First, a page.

Open the Process

HARVARD CORPORATION

IT seems the Harvard Corporation will remain the oldest corporation in the Western Hemisphere, especially with all the time it takes choosing new members. Bok & Co. still haven't found a successor to Andrew Heiskell, who resigned more than a year and a half ago, and now they have to find another board member to replace Treasurer Roderick M. MacDougall '51, who died last month.

We have called repeatedly on the Corporation, Harvard's seven-man governing body, to appoint a woman or minority who is genuinely in touch with Harvard's 167,000 alumni and students. Such a choice will add a crucial viewpoint to the University, especially when it must deal with pressing issues ranging from minority faculty hiring to admission of Asian-Americans. Now, the Corporation has two empty seats it can use to bring in a woman or minority and end its existence as an all-white male committee made up of representatives from the old boy network.

WHILE the process of choosing successors must be watched carefully, it's important not to lose sight of a more significant issue: University governance. Right now, the Corporation has the sole power to choose its own members, without having to consult alumni, students or faculty. It's time the University opened up its selection process, so the Corporation "is not just a completely closed, self-reproducing committee," as Overseer Peter H. Wood '53-54 said last week.

The Corporation's ways--established when Harvard was a small college in the wilderness--need to be reformed, as they seem painfully inadequate for the modern world. The University is now a multifarious community made up not only of undergraduates and faculty, but of graduate and professional students, clerical and technical workers, and alumni. Some system must be created that can incorporate the views of all these constituencies when changes in Harvard governance occur--as in selecting new Corporation members.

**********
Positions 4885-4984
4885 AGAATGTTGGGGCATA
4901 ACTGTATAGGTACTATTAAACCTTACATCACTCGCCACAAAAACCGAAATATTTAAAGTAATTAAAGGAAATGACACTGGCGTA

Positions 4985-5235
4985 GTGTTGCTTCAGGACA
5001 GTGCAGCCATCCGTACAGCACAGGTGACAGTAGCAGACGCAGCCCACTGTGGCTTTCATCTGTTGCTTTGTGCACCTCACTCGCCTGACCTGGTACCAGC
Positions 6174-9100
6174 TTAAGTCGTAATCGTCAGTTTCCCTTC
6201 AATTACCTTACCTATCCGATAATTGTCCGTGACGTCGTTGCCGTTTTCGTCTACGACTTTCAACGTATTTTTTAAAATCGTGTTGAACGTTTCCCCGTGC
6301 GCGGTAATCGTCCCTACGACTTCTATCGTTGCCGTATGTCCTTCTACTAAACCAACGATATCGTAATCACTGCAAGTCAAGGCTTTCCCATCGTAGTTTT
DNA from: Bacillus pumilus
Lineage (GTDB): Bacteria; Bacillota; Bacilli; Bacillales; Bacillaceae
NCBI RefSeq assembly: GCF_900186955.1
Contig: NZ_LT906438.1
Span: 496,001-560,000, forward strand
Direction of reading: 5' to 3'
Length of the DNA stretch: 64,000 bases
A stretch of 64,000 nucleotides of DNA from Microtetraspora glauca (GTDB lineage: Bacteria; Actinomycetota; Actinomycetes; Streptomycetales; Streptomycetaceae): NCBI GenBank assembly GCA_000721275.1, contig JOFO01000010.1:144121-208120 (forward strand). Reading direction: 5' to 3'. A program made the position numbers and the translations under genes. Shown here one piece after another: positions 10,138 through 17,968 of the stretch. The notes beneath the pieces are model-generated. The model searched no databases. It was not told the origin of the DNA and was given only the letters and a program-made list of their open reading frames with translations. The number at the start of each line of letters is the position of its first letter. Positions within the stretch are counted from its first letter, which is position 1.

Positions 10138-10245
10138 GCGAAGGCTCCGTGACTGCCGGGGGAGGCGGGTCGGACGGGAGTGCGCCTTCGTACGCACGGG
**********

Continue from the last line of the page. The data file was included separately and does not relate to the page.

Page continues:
THE alumni should be able to vote directly for at least one of the seats currently open. Perhaps a good first start can be made by allowing the Board of Overseers--as the voice of alumni--to vote on new Corporation candidates. Forums can also be held to measure the attitudes of the other members of the Harvard community. If the University is truly to live up to its principles, it can bring about democracy in its own backyard by opening up its governance process to the numerous group that make up Harvard.